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For many investors, the main point of stock picking is to generate higher returns than the overall market. But its virtually certain that sometimes you will buy stocks that fall short of the market average returns. Unfortunately, that’s been the case for longer term HNI Corporation (NYSE:HNI) shareholders, since the share price is down 23% in the last three years, falling well short of the market return of around 47%. The good news is that the stock is up 1.8% in the last week.
There is no denying that markets are sometimes efficient, but prices do not always reflect underlying business performance. One way to examine how market sentiment has changed over time is to look at the interaction between a company’s share price and its earnings per share (EPS).
HNI saw its EPS decline at a compound rate of 5.1% per year, over the last three years. This reduction in EPS is slower than the 8.5% annual reduction in the share price. So it seems the market was too confident about the business, in the past.
You can see below how EPS has changed over time (discover the exact values by clicking on the image).
This free interactive report on HNI’s earnings, revenue and cash flow is a great place to start, if you want to investigate the stock further.
What About Dividends?
When looking at investment returns, it is important to consider the difference between total shareholder return (TSR) and share price return. The TSR is a return calculation that accounts for the value of cash dividends (assuming that any dividend received was reinvested) and the calculated value of any discounted capital raisings and spin-offs. It’s fair to say that the TSR gives a more complete picture for stocks that pay a dividend. We note that for HNI the TSR over the last 3 years was -17%, which is better than the share price return mentioned above. This is largely a result of its dividend payments!
A Different Perspective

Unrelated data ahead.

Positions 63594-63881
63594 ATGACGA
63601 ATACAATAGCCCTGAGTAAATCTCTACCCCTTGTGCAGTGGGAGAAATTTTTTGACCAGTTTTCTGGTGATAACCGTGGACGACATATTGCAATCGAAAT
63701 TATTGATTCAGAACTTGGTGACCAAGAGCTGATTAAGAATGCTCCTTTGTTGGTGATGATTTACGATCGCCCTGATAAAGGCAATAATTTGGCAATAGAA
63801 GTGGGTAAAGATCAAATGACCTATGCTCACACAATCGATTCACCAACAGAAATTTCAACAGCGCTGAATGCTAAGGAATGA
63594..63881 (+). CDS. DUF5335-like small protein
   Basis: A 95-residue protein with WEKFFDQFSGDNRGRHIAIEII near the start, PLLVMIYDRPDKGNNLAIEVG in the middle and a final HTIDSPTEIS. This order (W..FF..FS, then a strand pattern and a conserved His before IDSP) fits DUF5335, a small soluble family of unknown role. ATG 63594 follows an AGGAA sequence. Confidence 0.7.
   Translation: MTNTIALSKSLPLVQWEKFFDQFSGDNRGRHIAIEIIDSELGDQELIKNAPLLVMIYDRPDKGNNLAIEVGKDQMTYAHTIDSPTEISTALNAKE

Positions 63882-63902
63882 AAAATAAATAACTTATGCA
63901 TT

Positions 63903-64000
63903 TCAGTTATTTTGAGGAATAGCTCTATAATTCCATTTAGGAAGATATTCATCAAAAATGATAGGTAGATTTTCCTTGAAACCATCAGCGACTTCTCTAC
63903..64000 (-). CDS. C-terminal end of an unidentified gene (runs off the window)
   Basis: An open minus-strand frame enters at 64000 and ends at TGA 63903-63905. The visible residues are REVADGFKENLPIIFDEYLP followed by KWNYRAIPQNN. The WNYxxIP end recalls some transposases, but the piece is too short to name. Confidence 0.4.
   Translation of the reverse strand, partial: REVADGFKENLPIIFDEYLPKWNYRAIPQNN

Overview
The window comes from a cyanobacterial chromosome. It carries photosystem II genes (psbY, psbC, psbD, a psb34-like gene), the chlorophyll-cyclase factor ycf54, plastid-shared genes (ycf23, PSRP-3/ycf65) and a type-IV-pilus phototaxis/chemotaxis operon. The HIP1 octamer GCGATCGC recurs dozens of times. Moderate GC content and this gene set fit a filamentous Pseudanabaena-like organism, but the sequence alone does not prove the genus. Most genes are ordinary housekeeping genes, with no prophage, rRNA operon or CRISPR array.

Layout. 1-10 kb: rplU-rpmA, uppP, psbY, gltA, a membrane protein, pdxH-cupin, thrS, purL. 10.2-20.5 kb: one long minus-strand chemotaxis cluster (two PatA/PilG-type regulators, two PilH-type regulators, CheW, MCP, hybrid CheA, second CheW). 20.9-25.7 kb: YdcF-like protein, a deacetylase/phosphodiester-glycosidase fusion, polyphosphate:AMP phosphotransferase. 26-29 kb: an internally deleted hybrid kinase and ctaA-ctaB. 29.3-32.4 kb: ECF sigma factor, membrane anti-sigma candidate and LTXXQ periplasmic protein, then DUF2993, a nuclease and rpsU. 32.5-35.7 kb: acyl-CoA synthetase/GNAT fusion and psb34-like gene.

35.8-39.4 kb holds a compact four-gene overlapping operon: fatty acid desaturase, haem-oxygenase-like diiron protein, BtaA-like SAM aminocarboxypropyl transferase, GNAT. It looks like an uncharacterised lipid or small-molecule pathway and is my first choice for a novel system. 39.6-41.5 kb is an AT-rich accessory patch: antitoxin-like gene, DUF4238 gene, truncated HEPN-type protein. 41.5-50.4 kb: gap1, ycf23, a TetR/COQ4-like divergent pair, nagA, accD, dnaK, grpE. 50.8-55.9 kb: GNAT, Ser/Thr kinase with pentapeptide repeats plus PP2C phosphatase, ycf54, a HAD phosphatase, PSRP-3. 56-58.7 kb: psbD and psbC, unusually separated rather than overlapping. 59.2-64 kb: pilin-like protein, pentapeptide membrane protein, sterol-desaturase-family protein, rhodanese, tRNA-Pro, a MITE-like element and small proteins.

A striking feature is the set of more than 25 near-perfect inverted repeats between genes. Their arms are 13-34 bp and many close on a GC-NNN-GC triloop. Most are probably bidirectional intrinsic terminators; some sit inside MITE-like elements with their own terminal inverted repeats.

Investors in HNI had a tough year, with a total loss of 5.3% (including dividends), against a market gain of about 3.2%. Even the share prices of good stocks drop sometimes, but we want to see improvements in the fundamental metrics of a business, before getting too interested. Longer term investors wouldn’t be so upset, since they would have made 1.1%, each year, over five years. It could be that the recent sell-off is an opportunity, so it may be worth checking the fundamental data for signs of a long term growth trend. Before forming an opinion on HNI you might want to consider the cold hard cash it pays as a dividend. This free chart tracks its dividend over time.
If you would prefer to check out another company — one with potentially superior financials — then do not miss this free list of companies that have proven they can grow earnings.
Please note, the market returns quoted in this article reflect the market weighted average returns of stocks that currently trade on US exchanges.
We aim to bring you long-term focused research analysis driven by fundamental data. Note that our analysis may not factor in the latest price-sensitive company announcements or qualitative material.
If you spot an error that warrants correction, please contact the editor at email@example.com. This article by Simply Wall St is general in nature. It does not constitute a recommendation to buy or sell any stock, and does not take account of your objectives, or your financial situation. Simply Wall St has no position in the stocks mentioned. Thank you for reading.